Yes, what MJ said is indeed exactly my perspective as well.
MJ Suhonos wrote:
It's not that it's cool to hate on OpenURL, but if you've really
worked with it it's easy to grow bitter.

Well, fair enough.  Perhaps what I'm defending isn't OpenURL per se, but rather 
the concept of being able to transport descriptive assertions the way the 1.0 
spec proposes.

The reason that context-sensitive services based on bibliographic
citations comprise 99% of all OpenURL activity is because:
A) that was the problem it was originally designed to solve

Yes, right.  And neither libraries nor vendors moved past this when 1.0 came 
out for the reasons described (too complex, no immediate use cases).

The barriers to entry + the complexity of implementation almost
guarantee that there's a better or, at any rate, easier alternative to
any problem.

Let me be clear: I am *all* for a better system — even the first RSS specs were 
fragmented and crappy, which led to Atom.  But for the time they were around, 
they were useful, if kludgy.  My only point (and I think, Jonathan's) is that 
OpenURL, for better or worse, *exists* and *works* now, if not ideally.  If it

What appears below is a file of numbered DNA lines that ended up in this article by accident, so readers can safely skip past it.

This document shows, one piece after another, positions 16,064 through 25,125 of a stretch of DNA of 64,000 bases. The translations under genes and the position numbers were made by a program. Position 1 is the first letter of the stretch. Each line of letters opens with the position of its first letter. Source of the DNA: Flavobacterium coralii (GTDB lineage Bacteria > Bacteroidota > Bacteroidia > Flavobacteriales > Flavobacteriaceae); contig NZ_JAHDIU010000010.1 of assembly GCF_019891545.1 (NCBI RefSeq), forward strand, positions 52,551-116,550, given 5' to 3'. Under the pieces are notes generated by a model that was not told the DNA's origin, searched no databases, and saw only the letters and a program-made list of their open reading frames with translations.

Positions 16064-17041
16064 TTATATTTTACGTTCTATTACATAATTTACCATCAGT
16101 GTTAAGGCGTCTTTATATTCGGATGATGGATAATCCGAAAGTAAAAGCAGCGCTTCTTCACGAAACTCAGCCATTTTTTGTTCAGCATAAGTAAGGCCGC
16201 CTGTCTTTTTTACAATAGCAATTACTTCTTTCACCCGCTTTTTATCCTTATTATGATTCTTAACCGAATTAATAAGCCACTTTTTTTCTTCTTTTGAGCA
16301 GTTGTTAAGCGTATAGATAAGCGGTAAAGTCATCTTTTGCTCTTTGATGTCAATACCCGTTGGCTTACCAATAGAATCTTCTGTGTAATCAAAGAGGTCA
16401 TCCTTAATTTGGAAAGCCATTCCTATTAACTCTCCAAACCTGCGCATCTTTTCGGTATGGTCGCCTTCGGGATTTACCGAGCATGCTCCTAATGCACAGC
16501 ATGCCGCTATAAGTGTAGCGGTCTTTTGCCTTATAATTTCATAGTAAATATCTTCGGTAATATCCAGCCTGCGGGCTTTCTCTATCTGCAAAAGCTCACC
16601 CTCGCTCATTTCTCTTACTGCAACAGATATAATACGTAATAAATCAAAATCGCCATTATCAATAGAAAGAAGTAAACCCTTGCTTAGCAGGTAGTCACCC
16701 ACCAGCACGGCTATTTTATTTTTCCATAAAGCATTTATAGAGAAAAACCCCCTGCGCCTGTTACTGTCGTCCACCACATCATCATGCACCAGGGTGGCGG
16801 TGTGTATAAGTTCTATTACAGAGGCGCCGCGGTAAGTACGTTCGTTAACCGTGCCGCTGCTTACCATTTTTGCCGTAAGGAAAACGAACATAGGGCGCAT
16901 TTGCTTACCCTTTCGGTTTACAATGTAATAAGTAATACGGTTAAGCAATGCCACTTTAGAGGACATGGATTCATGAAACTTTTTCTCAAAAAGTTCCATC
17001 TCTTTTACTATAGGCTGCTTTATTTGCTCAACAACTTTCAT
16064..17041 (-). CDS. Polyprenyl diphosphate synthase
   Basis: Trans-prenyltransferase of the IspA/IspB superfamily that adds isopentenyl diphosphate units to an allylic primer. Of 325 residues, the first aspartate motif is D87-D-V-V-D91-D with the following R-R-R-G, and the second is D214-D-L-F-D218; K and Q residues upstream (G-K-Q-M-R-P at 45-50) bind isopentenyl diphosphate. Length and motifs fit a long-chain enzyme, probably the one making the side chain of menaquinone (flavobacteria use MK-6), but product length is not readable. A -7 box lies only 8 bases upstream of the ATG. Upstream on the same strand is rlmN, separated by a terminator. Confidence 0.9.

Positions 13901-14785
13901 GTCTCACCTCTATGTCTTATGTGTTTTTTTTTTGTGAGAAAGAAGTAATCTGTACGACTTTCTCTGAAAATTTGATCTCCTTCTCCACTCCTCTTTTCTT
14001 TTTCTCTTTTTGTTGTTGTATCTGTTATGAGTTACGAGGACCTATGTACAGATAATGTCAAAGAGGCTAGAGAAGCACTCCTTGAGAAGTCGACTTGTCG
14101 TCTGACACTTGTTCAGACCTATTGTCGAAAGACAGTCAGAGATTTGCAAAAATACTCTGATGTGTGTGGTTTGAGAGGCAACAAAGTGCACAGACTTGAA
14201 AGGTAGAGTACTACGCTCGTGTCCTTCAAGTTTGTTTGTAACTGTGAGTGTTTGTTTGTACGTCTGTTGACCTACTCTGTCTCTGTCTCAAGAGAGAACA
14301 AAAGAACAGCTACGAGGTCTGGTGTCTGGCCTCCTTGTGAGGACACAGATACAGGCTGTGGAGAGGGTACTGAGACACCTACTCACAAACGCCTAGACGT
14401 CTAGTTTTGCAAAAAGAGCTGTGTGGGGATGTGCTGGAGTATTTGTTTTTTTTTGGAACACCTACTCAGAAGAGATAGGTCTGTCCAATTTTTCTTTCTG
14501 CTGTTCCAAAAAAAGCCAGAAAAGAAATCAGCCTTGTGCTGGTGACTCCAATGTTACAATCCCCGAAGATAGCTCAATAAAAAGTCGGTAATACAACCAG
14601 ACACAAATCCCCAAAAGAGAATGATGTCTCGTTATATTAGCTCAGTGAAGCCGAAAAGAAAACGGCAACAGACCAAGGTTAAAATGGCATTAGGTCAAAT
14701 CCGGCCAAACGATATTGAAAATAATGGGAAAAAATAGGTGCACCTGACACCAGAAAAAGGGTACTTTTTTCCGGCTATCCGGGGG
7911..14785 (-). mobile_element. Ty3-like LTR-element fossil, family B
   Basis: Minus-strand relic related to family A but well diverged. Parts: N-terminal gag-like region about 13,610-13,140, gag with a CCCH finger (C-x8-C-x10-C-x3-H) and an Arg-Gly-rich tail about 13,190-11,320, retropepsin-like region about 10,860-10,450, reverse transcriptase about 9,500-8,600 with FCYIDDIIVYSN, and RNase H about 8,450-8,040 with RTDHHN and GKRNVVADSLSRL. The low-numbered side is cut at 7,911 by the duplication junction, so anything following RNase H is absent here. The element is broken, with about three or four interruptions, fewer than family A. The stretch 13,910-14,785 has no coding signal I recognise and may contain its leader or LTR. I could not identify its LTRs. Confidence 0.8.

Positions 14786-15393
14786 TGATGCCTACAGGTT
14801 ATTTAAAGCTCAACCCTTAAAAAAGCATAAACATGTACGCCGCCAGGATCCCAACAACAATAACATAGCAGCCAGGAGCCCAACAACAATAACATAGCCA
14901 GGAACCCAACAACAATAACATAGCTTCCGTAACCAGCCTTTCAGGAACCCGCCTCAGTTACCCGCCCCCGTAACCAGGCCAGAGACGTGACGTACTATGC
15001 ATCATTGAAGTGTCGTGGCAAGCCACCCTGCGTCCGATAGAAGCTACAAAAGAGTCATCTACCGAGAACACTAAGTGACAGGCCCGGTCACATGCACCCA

sucks, the onus is on us, I think, to improve it or produce something better.

The difference between OpenURL and DublinCore is that the RDF
community picked up on DC because it was simple and did exactly what
they needed (and nothing more).

Actually the difference between OpenURL and DC is that one is a transport 
protocol and one is a metadata schema.  :-)  But I get your and Mike's point 
about OpenURL 1.0 being too complicated for librarians to bother with.

All of this to support vapour use-cases that no-one has taken
advantage of because no-one ever needed to do that stuff.  So the sum
achievement of OpenURL 1.0 has been (A) to fill people with fear of
what used to be a very useful and perfectly straightforward
specification, and (B) where implemented at all, to balkanise

Sounds a lot like Z39.50, to me, actually.  I guess I just see this as a classic example of 
librarians (and of course I'm generalizing) sitting with a tool-in-hand and saying "this isn't 
good enough", tossing it in the trash, and then lamenting the lack of tools for doing useful 
things.  Sort of like MODS (for those on the NGC4lib list).  I know we're supposed to be 
pragmatists on C4L, but do we just relegate ourselves to doing "stuff we need to do", or 
pushing our existing tools to experiment?

You don't *have* to use the KEVs with OpenURL, you can use anything, including 
eg. Dublin Core.

So long as you don't mind that only 0.01% of the world's OpenURL
resolvers will know what to do with them.

Absolutely.  So how about we build some better resolvers and do useful and 
interesting new things with them?  Like, Twitter annotations.  :-)


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